English

“You tell someone you have COVID, you are in trouble”

UAW-FCA cover-up of outbreaks continues at Toledo Jeep complex

Fiat Chrysler (FCA), with the support of the United Auto Workers, is continuing to cover up cases of COVID-19 at the Jeep assembly complex in Toledo, Ohio even as the company increases production of its highly profitable Wrangler and Gladiator vehicles.

FCA maintained a full production schedule over the holidays in Toledo as well as at other major assembly plants, despite dire concerns on the part of workers over the virtually uncontrolled spread of the coronavirus.

A veteran Toledo Jeep worker spoke to the World Socialist Web Site Autoworker Newsletter about the situation at the plant.

Toledo Jeep workers (FCA Media)

“We’ve never slowed down. At first, we had 45 minutes a day for extra cleaning time. That meant 21 fewer vehicles a shift for the Gladiator, 47 vehicles a shift for Wrangler. But they have continued to push and push for extra production. They hit 200 vehicles a day per shift even with the downtime.”

He said management continues to use intimidation to prevent workers from receiving factual information about the spread of COVID-19 in the plant. “People are told they are not supposed to tell anyone about having it. Tell someone you have a family emergency or something along those lines, anything other than that you are out for COVID. You tell someone you have COVID, you are in trouble, they call that ‘inciting panic.’

“I know of a worker who was sent home, who had COVID. Her boss told her team leader she was out taking care of her sister. The two teams she was around didn’t get quarantined at all. Her actual team had mostly seniors. The two TPTs (temporary part-time workers) on the team were in their 50s as well. Some have medical issues [with their] lungs, kidneys. For them not to be told to quarantine was criminal.”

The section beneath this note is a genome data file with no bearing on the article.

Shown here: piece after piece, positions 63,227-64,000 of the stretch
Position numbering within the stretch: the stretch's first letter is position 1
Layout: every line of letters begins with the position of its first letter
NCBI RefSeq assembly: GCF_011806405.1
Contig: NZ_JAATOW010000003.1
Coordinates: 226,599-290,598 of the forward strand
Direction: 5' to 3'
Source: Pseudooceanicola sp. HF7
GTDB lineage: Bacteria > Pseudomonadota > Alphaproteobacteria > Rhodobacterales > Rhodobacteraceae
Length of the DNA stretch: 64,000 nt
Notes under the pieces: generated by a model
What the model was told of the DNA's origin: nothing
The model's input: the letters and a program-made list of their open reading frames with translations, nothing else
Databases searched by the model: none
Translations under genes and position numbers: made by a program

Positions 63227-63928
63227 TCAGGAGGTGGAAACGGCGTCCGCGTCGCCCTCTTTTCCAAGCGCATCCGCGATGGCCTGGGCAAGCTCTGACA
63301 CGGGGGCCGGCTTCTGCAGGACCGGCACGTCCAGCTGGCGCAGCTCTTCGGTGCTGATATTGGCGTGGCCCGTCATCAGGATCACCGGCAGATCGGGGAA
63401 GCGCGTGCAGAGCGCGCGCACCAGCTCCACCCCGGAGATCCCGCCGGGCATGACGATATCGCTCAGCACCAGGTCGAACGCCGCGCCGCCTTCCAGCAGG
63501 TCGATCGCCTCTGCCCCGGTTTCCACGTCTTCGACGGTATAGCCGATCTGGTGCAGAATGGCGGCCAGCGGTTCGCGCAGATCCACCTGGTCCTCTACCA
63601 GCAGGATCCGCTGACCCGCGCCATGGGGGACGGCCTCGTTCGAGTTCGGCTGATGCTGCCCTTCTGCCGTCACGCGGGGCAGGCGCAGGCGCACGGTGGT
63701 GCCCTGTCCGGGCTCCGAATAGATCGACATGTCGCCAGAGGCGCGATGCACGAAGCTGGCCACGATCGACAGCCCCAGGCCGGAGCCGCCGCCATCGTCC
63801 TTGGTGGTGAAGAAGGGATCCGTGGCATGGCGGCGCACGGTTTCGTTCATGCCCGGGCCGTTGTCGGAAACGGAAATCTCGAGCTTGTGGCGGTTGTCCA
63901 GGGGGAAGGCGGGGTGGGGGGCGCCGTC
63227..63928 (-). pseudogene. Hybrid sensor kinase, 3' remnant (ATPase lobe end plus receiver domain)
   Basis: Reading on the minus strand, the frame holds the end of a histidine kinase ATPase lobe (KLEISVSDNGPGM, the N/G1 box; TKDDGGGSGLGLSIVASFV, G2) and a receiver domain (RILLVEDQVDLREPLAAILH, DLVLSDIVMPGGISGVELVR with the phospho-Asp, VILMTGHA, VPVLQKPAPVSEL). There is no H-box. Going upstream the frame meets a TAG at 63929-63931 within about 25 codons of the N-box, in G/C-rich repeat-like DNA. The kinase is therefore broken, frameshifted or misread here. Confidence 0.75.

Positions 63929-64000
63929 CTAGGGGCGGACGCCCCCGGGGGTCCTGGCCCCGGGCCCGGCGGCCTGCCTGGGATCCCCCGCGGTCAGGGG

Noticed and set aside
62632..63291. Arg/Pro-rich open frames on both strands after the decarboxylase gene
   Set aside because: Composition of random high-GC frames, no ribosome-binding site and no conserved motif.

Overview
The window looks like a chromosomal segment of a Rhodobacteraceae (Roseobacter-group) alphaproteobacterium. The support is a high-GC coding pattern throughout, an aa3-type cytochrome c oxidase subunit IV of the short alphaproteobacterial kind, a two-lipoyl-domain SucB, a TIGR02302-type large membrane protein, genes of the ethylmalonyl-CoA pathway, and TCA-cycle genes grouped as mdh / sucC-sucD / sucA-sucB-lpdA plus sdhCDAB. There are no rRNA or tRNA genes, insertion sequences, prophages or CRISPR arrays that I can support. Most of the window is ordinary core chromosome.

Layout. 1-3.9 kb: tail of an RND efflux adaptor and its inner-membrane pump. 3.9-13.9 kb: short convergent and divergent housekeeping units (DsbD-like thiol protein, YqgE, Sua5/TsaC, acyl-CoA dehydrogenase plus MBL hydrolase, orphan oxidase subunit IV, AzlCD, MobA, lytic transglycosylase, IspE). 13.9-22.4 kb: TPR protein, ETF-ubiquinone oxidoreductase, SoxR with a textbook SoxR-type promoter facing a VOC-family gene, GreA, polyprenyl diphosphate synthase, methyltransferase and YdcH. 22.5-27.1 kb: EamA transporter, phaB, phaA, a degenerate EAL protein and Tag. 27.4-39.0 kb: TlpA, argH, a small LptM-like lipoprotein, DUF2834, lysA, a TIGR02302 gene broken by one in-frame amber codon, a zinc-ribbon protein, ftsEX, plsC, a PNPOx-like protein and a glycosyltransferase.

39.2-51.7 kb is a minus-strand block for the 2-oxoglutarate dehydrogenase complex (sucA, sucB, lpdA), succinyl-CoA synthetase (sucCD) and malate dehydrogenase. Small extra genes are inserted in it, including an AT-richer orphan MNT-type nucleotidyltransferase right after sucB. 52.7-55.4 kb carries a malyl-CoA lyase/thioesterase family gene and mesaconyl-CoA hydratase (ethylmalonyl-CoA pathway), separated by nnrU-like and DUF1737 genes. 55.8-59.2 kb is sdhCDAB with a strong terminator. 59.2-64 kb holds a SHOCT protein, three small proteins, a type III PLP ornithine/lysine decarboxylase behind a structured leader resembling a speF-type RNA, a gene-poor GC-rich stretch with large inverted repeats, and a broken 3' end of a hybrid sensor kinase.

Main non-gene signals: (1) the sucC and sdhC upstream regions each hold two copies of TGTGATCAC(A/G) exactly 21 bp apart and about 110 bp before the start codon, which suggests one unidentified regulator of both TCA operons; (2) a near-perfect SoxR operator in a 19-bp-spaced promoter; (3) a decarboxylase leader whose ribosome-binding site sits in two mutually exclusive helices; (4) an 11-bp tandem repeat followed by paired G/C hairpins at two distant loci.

He noted that FCA and other auto companies have been totally exempted from the limited COVID-19 safety measures in place around the state. “In Ohio, we have a curfew; bars and restaurants are supposed to close after 10 p.m. Churches are closed. They are supposedly superspreader events. But why aren’t workplaces considered superspreader events? You have thousands of people crowded together with crappy airflow. That’s because they are just stand-alone entities against a multi-billion-dollar corporation. It’s all BS.”

The Jeep worker noted that Ohio Governor Mike Dewine had allowed the reopening of schools. Further, he had instructed that “If a kid at school is exposed to a student or teacher with COVID, as long as they are wearing a mask, they don’t have to quarantine. That’s stupid. Whose to say these masks from home are effective? Is there a carbon filter?

“At work we have these hospital-type masks that say right on the box, ‘does not stop the spread of COVID-19.’ Why are we wearing them, then? It’s not doing much, because COVID is spreading like wildfire (at Jeep). If I was to go out, they could bring in someone at half my pay. So, they don’t care. It’s not like they are getting sued.”

In the midst of this, FCA has forged ahead with its planned merger with PSA Group. On Monday, shareholders of both companies approved the merger, which is set to be consummated January 16, creating Stellantis, the fourth largest automaker in the world. FCA CEO Mike Manley and CFO Richard Palmer will be eligible for tens of millions in “cash retention” awards because of the deal.

Manley could receive up to 51.4 million euros ($62.7 million) as a “cash retention award.” Part of that payment will be based on FCA’s share price as of December 30, giving Manley a further incentive to drive up production and profits.